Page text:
On Thanksgiving Day The May Queen and I journeyed with a rather large group of people from my church to a shelter in the city. This shelter flooded during Katrina, and our congregation has been working hard to help them reopen their doors, which they did just about a month ago. The shelter takes in homeless women and their children, and works to help them get a job and a home. They provide childcare, education, job training, classes in cooking and parenting and money management. It is a small shelter, with strict restrictions on the residents. They expect a lot from those who use their services, but give a lot in return.
We had an embarrassing amount of people who wanted to go and help. It was a clear indicator that we need to provide more opportunities like this one. But no one minded that there were too many of us to fit in the kitchen. We played with the children in the nursery. We helped sort donations of clothes. We visited with the women and their children. Sometimes we just stood around, lost in our own thoughts. What would it be like to not have a home? To live in a place where you are at the mercy of others? To need the sort of help that these women need? What happens that these women and their children, these women with their pregnant bellies... what did life bring them that they now don't have anywhere else to go?
I felt so thankful for all that I have... even the money stresses and the husband out of town for the holiday.
Yet I got home and got the grumpies. I was lonely. I miss the holidays of my youth with lots of family, lots of laughter, a jigsaw puzzle on one table and a board game on another. The TV showing the parade and later football, but no one really watching. I was lonely in my house with just The May Queen and I. The blessings I had felt that morning were in my mind, but not so much in my heart.
So I decided to turn it around. If I'm thankful for it, I need to live that gratitude, right? So I announced that we would be eating dinner as a picnic in the living room. I spread out a blanket, turned on the gas fireplace (oh, how I miss real burning wood! but no, I would not dwell on the negative!), left the movie playing on the televison, and served leftovers on the floor. The May Queen thought this was delightful. Then I announced we would go for a walk. We bundled up and took the flashlight. The poor neighbors must have thought a drunk monkey was trying to shine a light in their windows as The May Queen pointed the flashlight at all the homes looking for the first signs of Christmas decorations. Then we held hands and skipped down the street. "This thanksgiving walk was a GREAT idea, Mama," she said. Perhaps the best compliment she has ever given me. I looked around and thanked God that I lived in a neighborhood where I felt safe taking my 5 year old for a skip around the block after dark. When we returned home we returned to the blanket in the living room for not one, but TWO servings of hot chocolate. "This hot chocolate was a GREAT idea, Mama," the May Queen enthused.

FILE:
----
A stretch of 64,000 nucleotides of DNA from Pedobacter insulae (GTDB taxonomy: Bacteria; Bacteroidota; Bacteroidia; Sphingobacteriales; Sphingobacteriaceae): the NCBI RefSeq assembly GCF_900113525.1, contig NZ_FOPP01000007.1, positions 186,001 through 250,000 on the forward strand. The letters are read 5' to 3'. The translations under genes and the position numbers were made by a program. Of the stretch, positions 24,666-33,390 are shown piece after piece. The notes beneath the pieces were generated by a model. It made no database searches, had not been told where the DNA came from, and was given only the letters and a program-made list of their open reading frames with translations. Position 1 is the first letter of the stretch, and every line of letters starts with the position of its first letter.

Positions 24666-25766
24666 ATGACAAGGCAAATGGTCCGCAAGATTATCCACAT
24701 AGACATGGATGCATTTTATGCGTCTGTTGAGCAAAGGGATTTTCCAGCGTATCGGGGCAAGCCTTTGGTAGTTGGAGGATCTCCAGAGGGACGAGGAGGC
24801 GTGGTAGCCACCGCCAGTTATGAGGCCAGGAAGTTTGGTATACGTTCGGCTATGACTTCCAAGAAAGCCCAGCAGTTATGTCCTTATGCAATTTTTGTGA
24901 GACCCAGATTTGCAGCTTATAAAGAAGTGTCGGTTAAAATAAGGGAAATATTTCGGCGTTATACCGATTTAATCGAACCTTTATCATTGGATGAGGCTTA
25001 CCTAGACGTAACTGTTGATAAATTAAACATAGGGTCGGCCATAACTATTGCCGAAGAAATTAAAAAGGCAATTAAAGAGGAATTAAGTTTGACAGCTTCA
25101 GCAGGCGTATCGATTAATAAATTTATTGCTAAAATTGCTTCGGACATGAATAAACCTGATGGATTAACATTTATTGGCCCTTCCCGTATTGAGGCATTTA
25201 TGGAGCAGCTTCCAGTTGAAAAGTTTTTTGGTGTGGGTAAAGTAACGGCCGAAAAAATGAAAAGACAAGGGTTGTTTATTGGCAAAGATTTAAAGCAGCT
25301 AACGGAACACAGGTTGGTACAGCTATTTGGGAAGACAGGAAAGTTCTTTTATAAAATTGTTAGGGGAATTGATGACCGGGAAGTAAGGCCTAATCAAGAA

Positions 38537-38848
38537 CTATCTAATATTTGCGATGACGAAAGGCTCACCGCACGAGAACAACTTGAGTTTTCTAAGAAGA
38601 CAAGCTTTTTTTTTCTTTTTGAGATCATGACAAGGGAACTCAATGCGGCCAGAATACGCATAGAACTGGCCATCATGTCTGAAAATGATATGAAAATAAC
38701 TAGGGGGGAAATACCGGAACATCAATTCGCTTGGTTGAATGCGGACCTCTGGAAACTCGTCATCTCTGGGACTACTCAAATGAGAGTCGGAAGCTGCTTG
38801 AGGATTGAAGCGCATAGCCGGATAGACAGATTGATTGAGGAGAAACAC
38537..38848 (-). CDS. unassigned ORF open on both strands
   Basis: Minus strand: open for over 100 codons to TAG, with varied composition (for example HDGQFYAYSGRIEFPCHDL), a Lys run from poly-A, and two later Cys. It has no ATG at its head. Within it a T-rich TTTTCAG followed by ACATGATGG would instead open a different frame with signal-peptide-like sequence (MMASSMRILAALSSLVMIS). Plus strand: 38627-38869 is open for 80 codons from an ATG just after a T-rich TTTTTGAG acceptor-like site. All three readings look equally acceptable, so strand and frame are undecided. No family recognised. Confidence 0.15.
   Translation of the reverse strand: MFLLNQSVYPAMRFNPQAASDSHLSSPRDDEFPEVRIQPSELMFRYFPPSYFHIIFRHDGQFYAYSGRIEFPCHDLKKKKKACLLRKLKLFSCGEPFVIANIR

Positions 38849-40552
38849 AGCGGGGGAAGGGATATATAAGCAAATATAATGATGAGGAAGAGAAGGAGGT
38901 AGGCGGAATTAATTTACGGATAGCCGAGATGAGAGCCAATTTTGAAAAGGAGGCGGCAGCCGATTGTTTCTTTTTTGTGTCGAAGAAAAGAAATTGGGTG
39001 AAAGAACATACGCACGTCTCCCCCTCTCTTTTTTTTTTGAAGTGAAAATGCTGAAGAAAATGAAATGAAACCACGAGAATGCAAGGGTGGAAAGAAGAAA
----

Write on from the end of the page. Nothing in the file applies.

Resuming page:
Two GREAT ideas in one night? Be still my heart.
It's amazing what a change in (gr)attitude will do. I didn't have a bustling family around me. I had a quiet evening with my lovely daughter. And I knew to be thankful for it, and acted like I was. And by the time I kissed her goodnight? Goodbye grumpies.
Your Monday Mission, should you choose to accept it, is to write a post in the form of directions:
Step 1 - Curse Painted Maypole for keeping up this dratted Monday Mission thing
Step 2 - remember that you wanted to play along at some point
Step 3 - decide this week is just as good as any other lame Mission PM puts forth
Step 4 - Write a brilliant post
Step 5 - come back here on Monday and post a link to your brilliant post
Step 6 - Mission Accomplished